Sunday, May 25, 2014

1 Peter: The Foundation of Christian Ethics

"Blessed be the God and Father of our Lord Jesus Christ!  According to his great mercy, he has caused us to be born again to a living hope through the resurrection of Jesus Christ from the dead, to an inheritance that is imperishable, undefiled, and unfading, kept in heaven for you, who by God's power are being guarded by faith for a salvation that is ready to be revealed in the last time.  In this you rejoice, though now for a little while, if necessary, you have been grieved by various trials, so that the tested genuineness of your faith--more precious than gold that perishes though it is tested by fire--may be found to result in praise and glory and honor at the revelation of Jesus Christ.  Though you have not seen him you love him.  Though you do not now see him, you believe in him and rejoice with joy that is inexpressible and filled with glory, obtaining the outcome of your faith, the salvation of your souls."  (1 Peter 1:3-9 ESV)

Socrates riled up the Athenians, in part, by challenging their basis for ethics.  In the dialogue Euthyphro, Socrates asks the question, "Is a thing good because it is loved by the gods, or do the gods love it because it is good?"  He goes on to further ask, "What if one god loved a thing, but another did not?"  In essence, Socrates revealed to the Athenians that their basis for ethics, doing good because it pleased the gods, was really no foundation at all, because it did not answer the question, "What is good?"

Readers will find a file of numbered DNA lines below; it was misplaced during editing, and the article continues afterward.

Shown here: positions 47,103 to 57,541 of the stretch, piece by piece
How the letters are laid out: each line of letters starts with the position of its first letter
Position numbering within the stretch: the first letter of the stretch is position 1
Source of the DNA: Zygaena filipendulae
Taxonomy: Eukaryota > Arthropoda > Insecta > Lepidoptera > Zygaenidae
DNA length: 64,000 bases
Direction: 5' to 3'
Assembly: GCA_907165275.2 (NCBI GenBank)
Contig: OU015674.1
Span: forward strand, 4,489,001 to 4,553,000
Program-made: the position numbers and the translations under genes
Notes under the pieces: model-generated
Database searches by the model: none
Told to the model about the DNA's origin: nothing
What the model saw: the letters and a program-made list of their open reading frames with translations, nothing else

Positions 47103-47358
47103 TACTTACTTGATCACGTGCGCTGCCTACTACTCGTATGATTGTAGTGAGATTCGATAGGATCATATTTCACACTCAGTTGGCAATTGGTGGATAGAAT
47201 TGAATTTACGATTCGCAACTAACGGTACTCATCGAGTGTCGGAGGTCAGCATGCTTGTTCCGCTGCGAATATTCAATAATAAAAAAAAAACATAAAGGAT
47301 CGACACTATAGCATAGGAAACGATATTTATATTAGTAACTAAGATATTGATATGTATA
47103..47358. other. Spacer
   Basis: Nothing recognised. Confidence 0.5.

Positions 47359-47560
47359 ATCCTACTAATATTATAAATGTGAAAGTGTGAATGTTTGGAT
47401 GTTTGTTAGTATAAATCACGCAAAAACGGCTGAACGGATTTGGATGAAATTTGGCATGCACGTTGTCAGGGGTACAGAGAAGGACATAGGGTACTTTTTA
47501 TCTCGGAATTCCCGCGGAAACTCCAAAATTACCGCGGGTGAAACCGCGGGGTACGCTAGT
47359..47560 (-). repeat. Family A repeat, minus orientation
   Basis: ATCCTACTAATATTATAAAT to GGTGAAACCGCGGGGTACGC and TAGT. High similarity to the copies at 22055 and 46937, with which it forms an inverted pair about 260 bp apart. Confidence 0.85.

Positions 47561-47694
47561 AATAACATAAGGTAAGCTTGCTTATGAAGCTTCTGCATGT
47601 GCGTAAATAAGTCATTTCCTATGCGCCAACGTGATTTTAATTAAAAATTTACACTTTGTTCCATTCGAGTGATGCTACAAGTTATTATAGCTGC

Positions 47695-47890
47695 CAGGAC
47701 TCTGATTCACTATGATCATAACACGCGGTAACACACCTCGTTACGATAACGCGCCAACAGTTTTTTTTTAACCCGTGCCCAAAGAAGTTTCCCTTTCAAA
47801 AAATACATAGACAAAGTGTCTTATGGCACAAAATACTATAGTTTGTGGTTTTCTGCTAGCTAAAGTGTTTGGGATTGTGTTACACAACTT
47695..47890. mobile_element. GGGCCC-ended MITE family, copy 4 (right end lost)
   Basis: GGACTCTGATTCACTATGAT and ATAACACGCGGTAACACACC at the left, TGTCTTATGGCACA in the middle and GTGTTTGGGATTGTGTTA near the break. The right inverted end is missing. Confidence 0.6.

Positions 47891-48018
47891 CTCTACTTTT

This method of undermining the Christian basis for ethics doesn't work like it did in Athens because we do not have many gods, but one God.  Therefore it is impossible that what one god should love another should despise, for we have but one God.  What God loves, therefore, is good.  There can be no question of which came first, the love of God or the goodness of the thing, for God is the first and was before all things.  Christians thus have no issues with basing our ethical foundation on what God loves.

But, even if we know the right thing, why should we do that which we no do is right?  James notes that he who knows the right thing to do and does not do it sins (James 4:17).  But, so what?  What does it matter if we sin?  What does it matter if we do right?  We must have a reason, a foundation, for actually doing good.